7. Decorate your hair with one or several colorful flowers around the hairstyle to create the final Día de los Muertos style.
ABOUT LEONARDO ROCCO
Leonardo Rocco’s visions of innovation, vanguard design, and unique approach have secured his position as one of the most in-demand hair artists and celebrity stylist in the industry.
In 1991, together with his family, Rocco opened the doors to the first Rocco Donna Salon in Argentina, followed by the 2004 opening of the Rocco Donna Hair & Beauty Art salon in South Beach, FL. In addition, Rocco is the proud founder of the Rocco Donna Beauty Academy, one of the top five schools of hair aesthetics and design in Argentina.
Rocco is recognized for his involvement in the community as well as his membership in various organizations such as the Latino Fashion Group, MBCC (Miami Beach Chamber of Commerce), and the SFLHCC (South Florida Hispanic Chamber of Commerce), which recently named him the “Hispanic Entrepreneur of the Year”.
In 2010, Rocco launched a new beauty platform called “Miami Hair Beauty and Fashion” by Rocco Donna, an event that will take place every year, which promotes Latin talent along with the latest beauty and fashion innovations and products. Rocco appears on different television shows like “Despierta América”, “El Gordo y la Flaca” and “Escándalo TV.”
Leonardo Rocco’s clientele sets a high standard and there are many celebrities and artists that have been subject to his creative work for interviews, photo shoots, TV appearances, special events, or simply a new look. Among these are: Juanes, Angélica Vale, Paulina Rubio, Eva Longoria, Emilio Estefan, Marlene Favela, Jean Carlos Canela, Luis Fonsi, Maite Perroni, Anahi, Dulce María, Rodner Figueroa, Lupita Jones, Osmel Souza, Katy Perry, Belinda, Alejandro Fernández, Jenny Rivera, Aracely Arámbula, Giselle Blondet, Candela Ferro, Karla Martínez, Poncho de Anda and Adamari López.
Disclosure: This is not a sponsored post and no products were received. As always this is my honest opinion, nada más y nada menos!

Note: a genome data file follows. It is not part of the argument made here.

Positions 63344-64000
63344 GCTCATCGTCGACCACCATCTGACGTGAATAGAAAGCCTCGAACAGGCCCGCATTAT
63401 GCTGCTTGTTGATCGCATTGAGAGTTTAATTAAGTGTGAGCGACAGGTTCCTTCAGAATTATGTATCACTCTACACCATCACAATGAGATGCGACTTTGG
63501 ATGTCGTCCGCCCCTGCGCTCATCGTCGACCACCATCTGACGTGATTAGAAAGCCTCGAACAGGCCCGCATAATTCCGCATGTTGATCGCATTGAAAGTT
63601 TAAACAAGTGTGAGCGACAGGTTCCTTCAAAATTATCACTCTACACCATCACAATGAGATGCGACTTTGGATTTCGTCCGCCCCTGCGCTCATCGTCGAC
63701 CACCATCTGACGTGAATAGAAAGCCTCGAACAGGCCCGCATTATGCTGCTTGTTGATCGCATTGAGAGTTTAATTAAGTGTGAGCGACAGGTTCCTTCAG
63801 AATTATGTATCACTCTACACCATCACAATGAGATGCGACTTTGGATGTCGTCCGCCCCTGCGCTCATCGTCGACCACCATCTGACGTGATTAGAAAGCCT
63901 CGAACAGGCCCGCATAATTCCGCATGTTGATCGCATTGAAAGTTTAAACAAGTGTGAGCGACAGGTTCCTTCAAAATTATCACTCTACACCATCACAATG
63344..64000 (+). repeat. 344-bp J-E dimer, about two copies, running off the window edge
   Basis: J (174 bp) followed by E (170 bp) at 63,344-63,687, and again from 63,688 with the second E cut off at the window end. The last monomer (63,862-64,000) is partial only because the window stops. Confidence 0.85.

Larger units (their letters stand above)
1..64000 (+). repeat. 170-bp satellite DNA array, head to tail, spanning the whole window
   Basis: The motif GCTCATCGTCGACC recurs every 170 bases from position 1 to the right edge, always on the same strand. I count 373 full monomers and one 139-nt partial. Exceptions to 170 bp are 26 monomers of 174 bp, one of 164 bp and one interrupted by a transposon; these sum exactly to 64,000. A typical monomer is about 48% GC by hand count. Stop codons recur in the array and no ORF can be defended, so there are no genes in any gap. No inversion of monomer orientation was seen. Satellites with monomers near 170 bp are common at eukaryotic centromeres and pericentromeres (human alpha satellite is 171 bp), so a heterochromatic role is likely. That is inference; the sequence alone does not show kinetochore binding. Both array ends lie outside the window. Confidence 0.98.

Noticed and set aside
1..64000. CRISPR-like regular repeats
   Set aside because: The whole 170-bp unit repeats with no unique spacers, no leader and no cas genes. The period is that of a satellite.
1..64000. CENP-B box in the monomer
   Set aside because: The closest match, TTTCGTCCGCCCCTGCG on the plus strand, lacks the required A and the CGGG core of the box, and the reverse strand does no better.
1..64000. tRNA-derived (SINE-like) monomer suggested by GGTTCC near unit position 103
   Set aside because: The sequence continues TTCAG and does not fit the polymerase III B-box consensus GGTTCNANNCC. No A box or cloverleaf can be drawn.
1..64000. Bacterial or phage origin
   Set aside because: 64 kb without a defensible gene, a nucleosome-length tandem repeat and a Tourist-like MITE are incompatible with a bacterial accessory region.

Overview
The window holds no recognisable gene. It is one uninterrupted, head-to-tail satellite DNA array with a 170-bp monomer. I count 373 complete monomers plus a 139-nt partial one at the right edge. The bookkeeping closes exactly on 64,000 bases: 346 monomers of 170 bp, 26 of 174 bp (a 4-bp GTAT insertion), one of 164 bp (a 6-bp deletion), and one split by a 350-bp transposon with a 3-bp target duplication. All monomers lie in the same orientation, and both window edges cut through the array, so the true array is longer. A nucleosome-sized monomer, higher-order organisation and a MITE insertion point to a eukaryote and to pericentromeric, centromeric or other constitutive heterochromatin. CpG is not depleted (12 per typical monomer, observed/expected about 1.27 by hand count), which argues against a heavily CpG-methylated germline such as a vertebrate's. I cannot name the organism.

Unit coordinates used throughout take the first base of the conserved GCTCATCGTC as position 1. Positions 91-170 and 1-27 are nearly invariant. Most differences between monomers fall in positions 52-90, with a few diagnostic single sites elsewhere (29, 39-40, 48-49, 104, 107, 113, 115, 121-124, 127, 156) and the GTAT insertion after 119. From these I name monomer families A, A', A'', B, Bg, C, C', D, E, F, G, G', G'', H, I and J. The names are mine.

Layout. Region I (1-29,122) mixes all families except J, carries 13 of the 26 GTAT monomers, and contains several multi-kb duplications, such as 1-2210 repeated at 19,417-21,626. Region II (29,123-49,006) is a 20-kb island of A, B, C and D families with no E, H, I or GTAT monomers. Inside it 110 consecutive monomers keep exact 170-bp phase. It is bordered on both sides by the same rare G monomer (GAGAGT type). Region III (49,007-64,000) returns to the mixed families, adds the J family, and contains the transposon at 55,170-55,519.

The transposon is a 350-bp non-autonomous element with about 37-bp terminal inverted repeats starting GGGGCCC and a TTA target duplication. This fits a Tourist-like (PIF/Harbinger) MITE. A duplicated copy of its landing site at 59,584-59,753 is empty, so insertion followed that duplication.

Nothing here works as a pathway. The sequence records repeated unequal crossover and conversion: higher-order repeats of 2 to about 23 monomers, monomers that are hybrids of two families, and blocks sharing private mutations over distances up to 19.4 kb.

Do you know the Latin American folktale (or is it true?) called La Llorona? (The Weeping Woman.)
For those not familiar, here is the story of La Llorona.
Although several variations exist, the basic story tells of a beautiful woman by the name of Maria killing her children by drowning them in order to be with the man that she loved. The man would not have her, which devastated her. She would not take no for an answer, so he slit her throat and threw her body in a lake in Mexico. Challenged at the gates of heaven as to the whereabouts of her children, she is not permitted to enter the afterlife until she has found them. Maria is forced to wander the Earth for all eternity, searching in vain for her drowned offspring, with her constant weeping giving her the name “La Llorona”.
In some versions of this tale and legend, La Llorona will kidnap wandering children who resemble her missing children, or children who disobey their parents. People who claim to have seen her say she appears at night or in the late evenings from rivers or oceans in Mexico. Some believe that those who hear the wails of La Llorona are marked for death, similar to the Gaelic banshee legend. She is said to cry “Ay, mis hijos!” which translates to “Oh, my children!
Function of the story in society
Typically, the legend serves as a cautionary tale on several levels. Parents will warn their children that bad behavior will cause La Llorona to abduct them, and that being outside after dark will result in her visitation. The tale also warns young women not to be enticed by status, wealth, material goods, or by men who make declarations of love or lavish promises.
- Source: Wikipedia.
Well, this Friday’s episode of Grimm is about La Llorona. The show Grimm is an American TV drama series which is described as “a cop drama—with a twist… a dark and fantastical project about a world in which characters inspired by Grimms’ Fairy Tales exist.”
This clip features Grimm stars Bitsie Tulloch (Juliette Silverton), David Giuntoli (Nick Burkhardt), Russell Hornsby (Hank Griffin.) Guests cast in this episode include Bertila Damas as “Pilar” and David Barrera as “Luis Alvarez.”
Kate del Castillo (of “La Reina del Sur” fame), is also in this episode!
Grimm airs Fridays at 9 pm ET on NBC. This particular episode will air on NBC on Friday, October 26th at 9 pm ET. There will also be special airings, in Spanish on Telemundo at 11:35 pm ET on October 29th and in English on mun2 at 1 am ET on Saturday, October 27th.